ADB is going to focus increasingly on a balanced portfolio, between the public and private sectors. It’s clear that Armenia’s future will depend on the role that the private sector plays. And there, Armenia has many advantages: a strong financial system, a strong diaspora, with very good connections around the world, and a very strong educational base.

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Three steps to end discrimination of migrant workers and improve their health

Afsar Syed Mohammad

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Authors: Afsar Syed Mohammad and Margherita Licata

When migrant workers leave their home, many encounter abuse and violence on their journey and discrimination once they arrive. This can be because of their status as migrants but also because of their ethnicity, sex, religion, and HIV status.

They often struggle to find decent work, which means they can end up in poor living and working conditions, which in turn affects their health. Female migrants are more likely to be vulnerable to exploitation and violence, which exposes them to the risk of HIV and other health issues.

Research has shown that migrant workers – particularly those who are in an irregular situation – often fail to access health services because of poverty, language and cultural barriers, lack of health insurance, as well as fear of job loss and deportation. It means that by the time they see a doctor, their illness has become all too serious.

Against this background, a newly launched ILO publication looks at the interplay between migration policies and those relating to broader health goals in countries of origin, transit and destination. Its key recommendation is that HIV and health policies should be integrated into the entire labour migration process.

So what can be done to ensure that migrant workers have better access to decent work, health and HIV services? The report recommends a three-pronged approach.

1) End discriminatory practices

Migrants face obstacles in accessing decent work, health as well as social protection. Whenever migrants are denied their rights, they tend to live and work in the shadows.  They become vulnerable to discrimination, exploitation and marginalization.

Discriminatory practices such as mandatory HIV testing of migrants for employment have proved to be ineffective. On the contrary, it is a violation of their rights. It disrupts access to health care and increases migrants’ vulnerability to HIV infection.

2) Set up an integrated response

It is essential to develop a response that does not just pile up ad-hoc policies one after another. Instead there needs to be an integrated and coordinated response that leads to decent work and health outcomes for migrants, including more effective HIV responses.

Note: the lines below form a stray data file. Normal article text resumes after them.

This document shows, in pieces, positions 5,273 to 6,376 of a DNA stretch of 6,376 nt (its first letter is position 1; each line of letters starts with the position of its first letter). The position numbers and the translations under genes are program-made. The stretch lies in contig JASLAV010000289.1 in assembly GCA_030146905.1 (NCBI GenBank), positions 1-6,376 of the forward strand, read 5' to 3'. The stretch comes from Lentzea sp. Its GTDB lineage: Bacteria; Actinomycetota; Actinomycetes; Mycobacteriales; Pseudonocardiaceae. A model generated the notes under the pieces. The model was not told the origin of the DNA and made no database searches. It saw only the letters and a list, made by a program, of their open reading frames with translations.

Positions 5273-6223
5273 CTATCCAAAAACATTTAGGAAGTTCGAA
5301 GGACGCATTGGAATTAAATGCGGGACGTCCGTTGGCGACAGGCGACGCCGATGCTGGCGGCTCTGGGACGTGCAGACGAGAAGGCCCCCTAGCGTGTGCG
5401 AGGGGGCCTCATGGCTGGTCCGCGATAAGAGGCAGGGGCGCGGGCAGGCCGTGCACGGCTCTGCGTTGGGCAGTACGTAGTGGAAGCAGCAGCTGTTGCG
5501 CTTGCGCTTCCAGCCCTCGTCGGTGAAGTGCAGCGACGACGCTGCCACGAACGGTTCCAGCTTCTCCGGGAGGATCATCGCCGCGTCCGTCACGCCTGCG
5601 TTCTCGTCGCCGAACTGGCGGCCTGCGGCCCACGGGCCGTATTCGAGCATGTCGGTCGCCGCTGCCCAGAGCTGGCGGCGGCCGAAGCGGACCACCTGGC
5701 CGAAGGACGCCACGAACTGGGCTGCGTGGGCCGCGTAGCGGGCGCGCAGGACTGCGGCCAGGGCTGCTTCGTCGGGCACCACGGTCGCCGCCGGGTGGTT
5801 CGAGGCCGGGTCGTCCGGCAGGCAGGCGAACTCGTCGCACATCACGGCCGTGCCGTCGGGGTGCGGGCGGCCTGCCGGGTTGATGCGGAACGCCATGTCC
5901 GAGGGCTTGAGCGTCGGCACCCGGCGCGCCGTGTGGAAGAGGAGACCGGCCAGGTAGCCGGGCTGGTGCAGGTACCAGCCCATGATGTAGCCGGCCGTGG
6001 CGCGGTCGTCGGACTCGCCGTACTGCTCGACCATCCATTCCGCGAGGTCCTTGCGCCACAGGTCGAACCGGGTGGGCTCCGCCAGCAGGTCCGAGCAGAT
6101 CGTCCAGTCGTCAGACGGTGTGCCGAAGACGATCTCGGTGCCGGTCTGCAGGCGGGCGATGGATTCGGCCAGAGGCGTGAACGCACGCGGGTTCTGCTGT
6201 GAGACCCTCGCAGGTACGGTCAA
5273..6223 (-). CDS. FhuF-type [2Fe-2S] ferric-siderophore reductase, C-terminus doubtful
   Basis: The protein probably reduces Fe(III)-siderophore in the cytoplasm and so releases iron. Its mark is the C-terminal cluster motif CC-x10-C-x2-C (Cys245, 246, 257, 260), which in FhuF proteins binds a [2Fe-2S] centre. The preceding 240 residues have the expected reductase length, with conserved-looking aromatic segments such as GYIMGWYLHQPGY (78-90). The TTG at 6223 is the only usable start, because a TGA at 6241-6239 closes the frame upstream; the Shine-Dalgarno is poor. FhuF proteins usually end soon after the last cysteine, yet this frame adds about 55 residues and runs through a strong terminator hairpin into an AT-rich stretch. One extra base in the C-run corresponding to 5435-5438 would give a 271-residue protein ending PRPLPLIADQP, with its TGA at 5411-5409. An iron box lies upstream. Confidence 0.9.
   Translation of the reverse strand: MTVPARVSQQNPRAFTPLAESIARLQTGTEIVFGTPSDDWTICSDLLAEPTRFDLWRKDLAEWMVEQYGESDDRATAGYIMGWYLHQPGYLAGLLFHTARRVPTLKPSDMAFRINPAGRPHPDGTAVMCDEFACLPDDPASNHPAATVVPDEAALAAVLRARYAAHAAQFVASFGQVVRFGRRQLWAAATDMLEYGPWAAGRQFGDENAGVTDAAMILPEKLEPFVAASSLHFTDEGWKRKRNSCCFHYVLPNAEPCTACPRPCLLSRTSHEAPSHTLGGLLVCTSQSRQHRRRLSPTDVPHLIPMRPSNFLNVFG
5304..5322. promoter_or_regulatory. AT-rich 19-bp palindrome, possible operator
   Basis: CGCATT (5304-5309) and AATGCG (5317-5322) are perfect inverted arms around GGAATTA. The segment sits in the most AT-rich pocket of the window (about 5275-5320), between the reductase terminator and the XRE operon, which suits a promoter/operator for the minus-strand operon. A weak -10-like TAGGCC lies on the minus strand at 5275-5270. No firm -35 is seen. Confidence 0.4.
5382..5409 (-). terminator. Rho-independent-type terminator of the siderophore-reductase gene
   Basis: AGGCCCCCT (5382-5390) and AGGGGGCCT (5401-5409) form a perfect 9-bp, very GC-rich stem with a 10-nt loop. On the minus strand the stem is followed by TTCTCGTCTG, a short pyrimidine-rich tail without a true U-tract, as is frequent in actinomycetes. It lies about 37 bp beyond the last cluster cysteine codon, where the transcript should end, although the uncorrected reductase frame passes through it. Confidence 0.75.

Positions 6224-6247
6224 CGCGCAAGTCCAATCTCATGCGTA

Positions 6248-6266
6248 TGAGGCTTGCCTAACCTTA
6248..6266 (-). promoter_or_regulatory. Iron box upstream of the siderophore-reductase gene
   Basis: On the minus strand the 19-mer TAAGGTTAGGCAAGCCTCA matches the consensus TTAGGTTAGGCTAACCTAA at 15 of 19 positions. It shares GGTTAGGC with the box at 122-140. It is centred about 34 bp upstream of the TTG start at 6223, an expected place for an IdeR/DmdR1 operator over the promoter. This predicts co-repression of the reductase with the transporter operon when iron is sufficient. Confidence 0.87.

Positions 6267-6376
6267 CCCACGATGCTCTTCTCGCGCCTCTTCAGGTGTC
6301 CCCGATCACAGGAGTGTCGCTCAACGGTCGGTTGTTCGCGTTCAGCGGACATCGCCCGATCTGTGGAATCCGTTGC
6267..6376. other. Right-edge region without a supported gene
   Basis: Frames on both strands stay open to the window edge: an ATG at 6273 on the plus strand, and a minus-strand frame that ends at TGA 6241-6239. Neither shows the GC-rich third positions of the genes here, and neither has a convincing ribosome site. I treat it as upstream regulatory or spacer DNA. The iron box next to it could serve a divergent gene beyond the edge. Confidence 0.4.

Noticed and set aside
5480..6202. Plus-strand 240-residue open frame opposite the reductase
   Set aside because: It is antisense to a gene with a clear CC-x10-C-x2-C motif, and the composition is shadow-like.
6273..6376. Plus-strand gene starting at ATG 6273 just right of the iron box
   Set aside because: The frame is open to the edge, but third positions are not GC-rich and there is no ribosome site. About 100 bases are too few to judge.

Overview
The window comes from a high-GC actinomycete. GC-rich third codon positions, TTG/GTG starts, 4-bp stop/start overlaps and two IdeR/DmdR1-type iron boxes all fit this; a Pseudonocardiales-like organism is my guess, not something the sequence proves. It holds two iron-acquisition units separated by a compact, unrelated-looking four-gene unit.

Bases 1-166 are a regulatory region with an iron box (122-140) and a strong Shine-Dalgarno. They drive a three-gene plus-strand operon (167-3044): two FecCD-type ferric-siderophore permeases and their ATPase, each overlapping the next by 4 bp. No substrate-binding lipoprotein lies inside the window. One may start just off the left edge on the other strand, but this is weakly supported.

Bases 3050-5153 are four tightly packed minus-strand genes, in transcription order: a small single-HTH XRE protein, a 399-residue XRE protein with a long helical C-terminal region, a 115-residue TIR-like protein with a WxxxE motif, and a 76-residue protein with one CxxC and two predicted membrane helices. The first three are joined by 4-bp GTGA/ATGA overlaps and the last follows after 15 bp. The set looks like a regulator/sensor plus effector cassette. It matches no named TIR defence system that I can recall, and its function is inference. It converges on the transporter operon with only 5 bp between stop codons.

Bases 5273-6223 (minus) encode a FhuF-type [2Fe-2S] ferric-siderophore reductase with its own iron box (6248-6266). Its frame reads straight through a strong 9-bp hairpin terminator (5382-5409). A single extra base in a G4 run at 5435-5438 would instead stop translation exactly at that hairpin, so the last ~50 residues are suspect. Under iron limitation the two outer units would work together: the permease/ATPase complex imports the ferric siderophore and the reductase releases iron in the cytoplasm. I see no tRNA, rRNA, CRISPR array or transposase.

Right to entry does not mean the right to work for women in many countries. In such cases, women are left with no option but irregular migration which further exposes them to various forms of abuse, exploitation and risks such as HIV.

Gender-responsive migration policies would help address existing inequalities between men and women migrants, while at the same time improve their health.

3) Focus on migrant workers’ rights

There are no quick-fix solutions but discrimination and inequalities relating to HIV and health can be reduced if we focus on migrants’ rights and if we take a global approach. The report especially insists on the following priorities:

  • There is a need to target different groups of migrant workers for HIV prevention, care and treatment, depending on the specific risks that they face. For example, risks are different depending on whether they are low skilled or high skilled workers.
  • Effective responses to HIV for migrant workers should be integrated into fair recruitment initiatives, encouraging fair business practices to reduce HIV-related stigma and discrimination, and equal access to health services.
  • Health programmes and HIV prevention for migrants must be disassociated from immigration enforcement.
  • Inclusion, participation and freedom of association among migrant workers are essential pillars for effective actions on migration, health and HIV.
  • Migration and health policies and practices, in particular those relating to HIV and AIDS, should address inequalities between women and men. A gender analysis is needed from the start for all policies and practices relevant to migration and health.

*Margherita Licata, Technical Specialist Gender, Equality and Diversity and ILOAIDS Branch

Source: ILO